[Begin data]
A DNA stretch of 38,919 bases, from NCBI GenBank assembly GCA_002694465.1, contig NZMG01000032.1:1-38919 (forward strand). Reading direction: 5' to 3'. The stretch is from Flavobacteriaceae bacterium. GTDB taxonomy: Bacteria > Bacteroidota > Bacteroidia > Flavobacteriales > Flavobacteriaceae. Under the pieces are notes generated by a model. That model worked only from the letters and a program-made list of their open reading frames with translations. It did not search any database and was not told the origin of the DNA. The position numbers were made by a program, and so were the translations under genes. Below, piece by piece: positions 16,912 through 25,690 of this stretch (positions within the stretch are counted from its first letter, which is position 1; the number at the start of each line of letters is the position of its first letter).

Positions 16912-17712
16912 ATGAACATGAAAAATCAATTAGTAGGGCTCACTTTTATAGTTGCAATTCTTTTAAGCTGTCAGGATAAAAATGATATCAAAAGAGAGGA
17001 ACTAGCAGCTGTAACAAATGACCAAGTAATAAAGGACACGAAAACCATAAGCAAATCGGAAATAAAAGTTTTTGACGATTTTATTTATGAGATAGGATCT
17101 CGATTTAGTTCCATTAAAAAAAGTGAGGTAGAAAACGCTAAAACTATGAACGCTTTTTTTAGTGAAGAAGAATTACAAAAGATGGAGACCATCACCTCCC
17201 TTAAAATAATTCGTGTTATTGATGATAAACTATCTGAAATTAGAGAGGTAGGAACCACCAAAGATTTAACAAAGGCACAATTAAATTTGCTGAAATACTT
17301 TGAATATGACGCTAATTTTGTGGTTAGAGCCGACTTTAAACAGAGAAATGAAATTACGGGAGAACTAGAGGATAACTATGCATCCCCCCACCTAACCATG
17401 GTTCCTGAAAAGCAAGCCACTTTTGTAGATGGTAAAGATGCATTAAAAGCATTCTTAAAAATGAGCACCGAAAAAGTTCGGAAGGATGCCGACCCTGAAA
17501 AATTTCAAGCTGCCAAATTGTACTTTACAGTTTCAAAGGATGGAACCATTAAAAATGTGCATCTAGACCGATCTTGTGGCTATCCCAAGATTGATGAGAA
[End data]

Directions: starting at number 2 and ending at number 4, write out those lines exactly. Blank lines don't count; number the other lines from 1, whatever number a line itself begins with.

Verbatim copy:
Positions 16912-17712
16912 ATGAACATGAAAAATCAATTAGTAGGGCTCACTTTTATAGTTGCAATTCTTTTAAGCTGTCAGGATAAAAATGATATCAAAAGAGAGGA
17001 ACTAGCAGCTGTAACAAATGACCAAGTAATAAAGGACACGAAAACCATAAGCAAATCGGAAATAAAAGTTTTTGACGATTTTATTTATGAGATAGGATCT